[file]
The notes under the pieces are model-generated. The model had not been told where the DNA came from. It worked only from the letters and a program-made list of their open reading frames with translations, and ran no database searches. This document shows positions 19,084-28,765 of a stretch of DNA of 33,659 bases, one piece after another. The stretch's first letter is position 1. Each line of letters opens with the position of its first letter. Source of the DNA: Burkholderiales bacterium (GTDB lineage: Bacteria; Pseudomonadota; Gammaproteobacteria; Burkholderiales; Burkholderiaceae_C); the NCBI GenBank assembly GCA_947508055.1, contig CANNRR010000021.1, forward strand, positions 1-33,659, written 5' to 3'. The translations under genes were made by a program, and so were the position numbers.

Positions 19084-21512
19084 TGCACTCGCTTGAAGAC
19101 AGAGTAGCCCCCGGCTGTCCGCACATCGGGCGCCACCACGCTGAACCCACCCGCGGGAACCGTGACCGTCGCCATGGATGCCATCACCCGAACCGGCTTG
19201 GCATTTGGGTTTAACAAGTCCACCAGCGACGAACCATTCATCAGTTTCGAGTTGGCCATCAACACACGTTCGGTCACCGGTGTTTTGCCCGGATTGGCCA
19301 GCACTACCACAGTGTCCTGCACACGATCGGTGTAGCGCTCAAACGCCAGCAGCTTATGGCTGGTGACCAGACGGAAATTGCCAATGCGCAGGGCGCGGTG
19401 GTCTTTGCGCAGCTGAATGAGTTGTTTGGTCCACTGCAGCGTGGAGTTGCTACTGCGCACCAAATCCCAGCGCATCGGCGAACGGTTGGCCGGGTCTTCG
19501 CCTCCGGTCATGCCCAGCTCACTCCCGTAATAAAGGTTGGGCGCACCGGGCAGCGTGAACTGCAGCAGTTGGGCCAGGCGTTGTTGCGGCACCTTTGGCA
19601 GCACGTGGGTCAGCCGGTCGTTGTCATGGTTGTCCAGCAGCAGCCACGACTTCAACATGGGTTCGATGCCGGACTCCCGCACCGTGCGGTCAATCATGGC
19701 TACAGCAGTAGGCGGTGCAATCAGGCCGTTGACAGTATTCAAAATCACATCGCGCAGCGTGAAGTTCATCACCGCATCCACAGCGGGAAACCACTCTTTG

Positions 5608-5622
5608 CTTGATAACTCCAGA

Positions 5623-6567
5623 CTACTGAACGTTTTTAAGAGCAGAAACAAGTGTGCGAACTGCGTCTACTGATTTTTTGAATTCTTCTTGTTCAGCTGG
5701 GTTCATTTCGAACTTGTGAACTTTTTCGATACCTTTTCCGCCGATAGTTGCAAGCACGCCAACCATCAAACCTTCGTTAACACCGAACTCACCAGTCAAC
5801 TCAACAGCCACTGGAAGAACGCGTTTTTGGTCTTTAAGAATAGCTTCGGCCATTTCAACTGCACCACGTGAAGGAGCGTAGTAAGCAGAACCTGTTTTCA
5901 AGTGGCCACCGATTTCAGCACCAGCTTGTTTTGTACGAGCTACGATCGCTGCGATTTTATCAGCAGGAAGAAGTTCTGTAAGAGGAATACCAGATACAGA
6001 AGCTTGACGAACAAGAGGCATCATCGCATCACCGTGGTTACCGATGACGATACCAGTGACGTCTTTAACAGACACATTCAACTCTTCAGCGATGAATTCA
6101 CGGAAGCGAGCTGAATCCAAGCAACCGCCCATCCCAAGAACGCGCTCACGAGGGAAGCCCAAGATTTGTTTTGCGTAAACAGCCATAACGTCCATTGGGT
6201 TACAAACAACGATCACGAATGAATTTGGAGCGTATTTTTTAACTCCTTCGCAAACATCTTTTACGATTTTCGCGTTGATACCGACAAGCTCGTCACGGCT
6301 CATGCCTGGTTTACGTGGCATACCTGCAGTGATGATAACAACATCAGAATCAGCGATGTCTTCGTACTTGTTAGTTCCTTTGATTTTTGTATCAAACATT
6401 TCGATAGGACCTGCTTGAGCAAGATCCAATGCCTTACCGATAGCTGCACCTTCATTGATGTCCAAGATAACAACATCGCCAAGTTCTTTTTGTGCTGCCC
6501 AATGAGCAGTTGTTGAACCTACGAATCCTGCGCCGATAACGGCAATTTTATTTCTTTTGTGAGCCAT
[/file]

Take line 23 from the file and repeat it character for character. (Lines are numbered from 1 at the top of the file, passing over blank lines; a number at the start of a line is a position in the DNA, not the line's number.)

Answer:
6501 AATGAGCAGTTGTTGAACCTACGAATCCTGCGCCGATAACGGCAATTTTATTTCTTTTGTGAGCCAT